Reviews April 7, 2016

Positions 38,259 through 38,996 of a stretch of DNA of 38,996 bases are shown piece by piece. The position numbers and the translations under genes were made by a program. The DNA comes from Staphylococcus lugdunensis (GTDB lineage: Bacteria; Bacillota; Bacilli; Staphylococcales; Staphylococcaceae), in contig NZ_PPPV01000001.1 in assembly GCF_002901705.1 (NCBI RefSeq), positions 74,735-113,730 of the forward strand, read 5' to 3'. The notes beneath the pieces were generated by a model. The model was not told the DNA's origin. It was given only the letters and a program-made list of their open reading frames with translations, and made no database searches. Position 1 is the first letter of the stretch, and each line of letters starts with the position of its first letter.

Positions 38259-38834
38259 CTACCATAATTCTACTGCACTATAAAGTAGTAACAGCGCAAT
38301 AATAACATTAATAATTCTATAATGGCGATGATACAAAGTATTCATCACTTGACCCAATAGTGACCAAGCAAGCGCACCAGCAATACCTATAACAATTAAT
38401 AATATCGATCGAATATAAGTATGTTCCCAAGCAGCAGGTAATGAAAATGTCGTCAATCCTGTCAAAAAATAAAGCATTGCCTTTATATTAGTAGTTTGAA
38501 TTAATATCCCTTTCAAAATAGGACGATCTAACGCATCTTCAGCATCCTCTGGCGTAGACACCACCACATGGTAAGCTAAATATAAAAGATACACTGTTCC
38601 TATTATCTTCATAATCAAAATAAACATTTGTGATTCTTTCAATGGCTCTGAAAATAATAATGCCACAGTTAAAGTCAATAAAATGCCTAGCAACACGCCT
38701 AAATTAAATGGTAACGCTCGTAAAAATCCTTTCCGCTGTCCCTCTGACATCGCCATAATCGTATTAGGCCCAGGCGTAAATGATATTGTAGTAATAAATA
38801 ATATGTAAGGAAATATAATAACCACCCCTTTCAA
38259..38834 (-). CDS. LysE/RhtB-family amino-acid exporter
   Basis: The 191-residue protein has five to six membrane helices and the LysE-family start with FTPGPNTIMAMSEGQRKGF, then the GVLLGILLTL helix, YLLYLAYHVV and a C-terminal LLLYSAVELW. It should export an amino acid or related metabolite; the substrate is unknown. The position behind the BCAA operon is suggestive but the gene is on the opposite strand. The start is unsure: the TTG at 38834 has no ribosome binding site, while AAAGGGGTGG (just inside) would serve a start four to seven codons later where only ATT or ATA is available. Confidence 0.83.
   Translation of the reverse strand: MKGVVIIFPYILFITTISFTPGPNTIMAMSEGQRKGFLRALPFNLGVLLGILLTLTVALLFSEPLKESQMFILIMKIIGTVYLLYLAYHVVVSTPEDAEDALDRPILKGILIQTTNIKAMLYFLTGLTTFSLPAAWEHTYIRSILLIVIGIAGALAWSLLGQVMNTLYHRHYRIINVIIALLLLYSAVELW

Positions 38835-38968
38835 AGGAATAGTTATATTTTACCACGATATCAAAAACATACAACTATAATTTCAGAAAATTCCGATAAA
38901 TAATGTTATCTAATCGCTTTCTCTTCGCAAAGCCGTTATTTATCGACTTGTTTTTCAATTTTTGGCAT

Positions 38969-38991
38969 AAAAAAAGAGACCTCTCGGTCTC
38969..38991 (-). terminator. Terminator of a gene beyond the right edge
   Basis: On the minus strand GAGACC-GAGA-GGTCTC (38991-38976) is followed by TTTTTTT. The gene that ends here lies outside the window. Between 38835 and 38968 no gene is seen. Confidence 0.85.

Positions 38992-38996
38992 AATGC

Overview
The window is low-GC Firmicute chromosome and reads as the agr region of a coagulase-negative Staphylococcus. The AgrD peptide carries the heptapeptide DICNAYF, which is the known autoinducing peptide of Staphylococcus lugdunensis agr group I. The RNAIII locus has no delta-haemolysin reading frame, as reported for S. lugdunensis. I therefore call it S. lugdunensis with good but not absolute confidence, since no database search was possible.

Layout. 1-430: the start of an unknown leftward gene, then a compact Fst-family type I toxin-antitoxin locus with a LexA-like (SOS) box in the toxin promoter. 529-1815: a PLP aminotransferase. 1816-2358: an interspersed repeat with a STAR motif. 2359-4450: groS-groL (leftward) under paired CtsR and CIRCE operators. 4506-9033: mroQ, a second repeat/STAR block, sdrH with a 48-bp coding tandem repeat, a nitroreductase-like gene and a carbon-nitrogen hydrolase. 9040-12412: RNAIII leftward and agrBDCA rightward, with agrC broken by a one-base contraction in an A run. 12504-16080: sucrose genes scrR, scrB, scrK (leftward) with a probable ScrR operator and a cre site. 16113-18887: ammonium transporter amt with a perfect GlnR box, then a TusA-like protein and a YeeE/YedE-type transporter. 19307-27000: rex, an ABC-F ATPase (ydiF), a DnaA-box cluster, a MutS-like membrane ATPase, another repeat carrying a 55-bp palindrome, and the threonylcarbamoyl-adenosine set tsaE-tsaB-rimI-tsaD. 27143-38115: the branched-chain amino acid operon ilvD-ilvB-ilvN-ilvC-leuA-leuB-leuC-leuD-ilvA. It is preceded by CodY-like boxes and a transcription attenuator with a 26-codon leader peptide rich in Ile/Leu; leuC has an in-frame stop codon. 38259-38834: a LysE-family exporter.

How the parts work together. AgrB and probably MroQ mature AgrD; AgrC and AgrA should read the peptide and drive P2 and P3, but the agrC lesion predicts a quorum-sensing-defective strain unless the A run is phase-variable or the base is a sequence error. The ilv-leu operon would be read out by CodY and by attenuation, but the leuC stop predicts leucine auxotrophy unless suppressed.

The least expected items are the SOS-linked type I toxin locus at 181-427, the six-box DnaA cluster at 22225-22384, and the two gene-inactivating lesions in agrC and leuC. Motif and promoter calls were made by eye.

Like a precocious kid at show-and-tell, Awesome Tapes from Africa has once again shown up with something intriguing: This time it's a record by Awalom Gebremariam, who recorded Desdes in Eritrea's capital, Asmara, in 2007, before leaving for a refugee camp, en route to Raleigh, North Carolina. A year before recording Desdes, Gebremariam began teaching himself two of Eritrea's most recognizable folk instruments: a single-string bowed fiddle called the wata and the lute-like krar. They are loaded with significance for Eritreans, symbols of their country that struggled for so long to win independence from Ethiopia. Gebremariam may not have realized that after he left, his only album had become, according to Awesome Tapes, almost ubiquitous across the country. A friend of label founder Brian Shimkovitz said he was hearing this tape everywhere. They blogged about it and let serendipity take its course. When Gebremariam arrived in North Carolina, someone at the refugee-assistance agency came across ATFA's post about his album. They were able to connect the two and make the release of this tape—now available on CD, MP3 and LP—happen, as well as opportunities for Gebremariam to play his brand of Tigrinya-language Bahlawi music live. As for the record itself, it straddles the line between folk and pop in a fascinating way. Each track establishes and rides a grooving wata line over a bed of synths. The melodies furl and unfurl, and get caught in your head like good pop music should. There are suggestions of more modern production—echoes, and even at one point hints of Auto-Tune. There's also a certain amount of uniformity at play. Each five-minute-and-beyond track begins by establishing the beat, which will steadily carry throughout the song, and brings in the instrumental melody and waves of synthesizers, and then the elements seem to hold in place for Gebremariam and his female vocal counterpart to play over. The flip side of this repetition is that the album becomes almost hypnotic—less about the individual songs and more like a place where your mind and the melodies wander. With repeated listens, tracks begin to differentiate themselves—late in the album, on the track “Malegaanya,” some speed is taken off the fastball, and the synthesizer lines are given more space. The story leading to the re-release of Gebremariam's album is an improbable tale of success—into which the jubilant album fits neatly.